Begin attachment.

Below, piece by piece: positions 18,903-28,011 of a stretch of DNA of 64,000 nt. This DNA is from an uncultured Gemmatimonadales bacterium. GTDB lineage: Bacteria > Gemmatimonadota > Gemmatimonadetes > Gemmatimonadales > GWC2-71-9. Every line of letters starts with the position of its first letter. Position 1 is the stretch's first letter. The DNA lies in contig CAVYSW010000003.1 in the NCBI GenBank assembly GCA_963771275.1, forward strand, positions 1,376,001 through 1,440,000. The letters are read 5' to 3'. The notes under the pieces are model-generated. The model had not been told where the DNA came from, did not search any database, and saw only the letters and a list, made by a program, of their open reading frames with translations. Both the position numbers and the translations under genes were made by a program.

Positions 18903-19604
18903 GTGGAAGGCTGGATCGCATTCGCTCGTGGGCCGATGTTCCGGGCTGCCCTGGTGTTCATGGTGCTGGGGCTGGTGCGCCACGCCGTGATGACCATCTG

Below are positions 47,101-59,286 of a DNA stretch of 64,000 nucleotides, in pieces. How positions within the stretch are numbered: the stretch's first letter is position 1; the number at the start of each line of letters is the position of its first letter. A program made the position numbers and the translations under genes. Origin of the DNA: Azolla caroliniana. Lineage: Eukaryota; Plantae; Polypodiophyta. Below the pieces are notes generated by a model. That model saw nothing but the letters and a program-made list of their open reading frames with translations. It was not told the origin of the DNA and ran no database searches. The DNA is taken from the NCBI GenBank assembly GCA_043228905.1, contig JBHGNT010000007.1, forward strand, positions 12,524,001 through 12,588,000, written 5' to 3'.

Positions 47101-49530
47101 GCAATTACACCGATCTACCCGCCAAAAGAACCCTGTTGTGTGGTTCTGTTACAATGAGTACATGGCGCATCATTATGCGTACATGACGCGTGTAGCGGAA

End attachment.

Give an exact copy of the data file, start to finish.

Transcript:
Below, piece by piece: positions 18,903-28,011 of a stretch of DNA of 64,000 nt. This DNA is from an uncultured Gemmatimonadales bacterium. GTDB lineage: Bacteria > Gemmatimonadota > Gemmatimonadetes > Gemmatimonadales > GWC2-71-9. Every line of letters starts with the position of its first letter. Position 1 is the stretch's first letter. The DNA lies in contig CAVYSW010000003.1 in the NCBI GenBank assembly GCA_963771275.1, forward strand, positions 1,376,001 through 1,440,000. The letters are read 5' to 3'. The notes under the pieces are model-generated. The model had not been told where the DNA came from, did not search any database, and saw only the letters and a list, made by a program, of their open reading frames with translations. Both the position numbers and the translations under genes were made by a program.

Positions 18903-19604
18903 GTGGAAGGCTGGATCGCATTCGCTCGTGGGCCGATGTTCCGGGCTGCCCTGGTGTTCATGGTGCTGGGGCTGGTGCGCCACGCCGTGATGACCATCTG

Below are positions 47,101-59,286 of a DNA stretch of 64,000 nucleotides, in pieces. How positions within the stretch are numbered: the stretch's first letter is position 1; the number at the start of each line of letters is the position of its first letter. A program made the position numbers and the translations under genes. Origin of the DNA: Azolla caroliniana. Lineage: Eukaryota; Plantae; Polypodiophyta. Below the pieces are notes generated by a model. That model saw nothing but the letters and a program-made list of their open reading frames with translations. It was not told the origin of the DNA and ran no database searches. The DNA is taken from the NCBI GenBank assembly GCA_043228905.1, contig JBHGNT010000007.1, forward strand, positions 12,524,001 through 12,588,000, written 5' to 3'.

Positions 47101-49530
47101 GCAATTACACCGATCTACCCGCCAAAAGAACCCTGTTGTGTGGTTCTGTTACAATGAGTACATGGCGCATCATTATGCGTACATGACGCGTGTAGCGGAA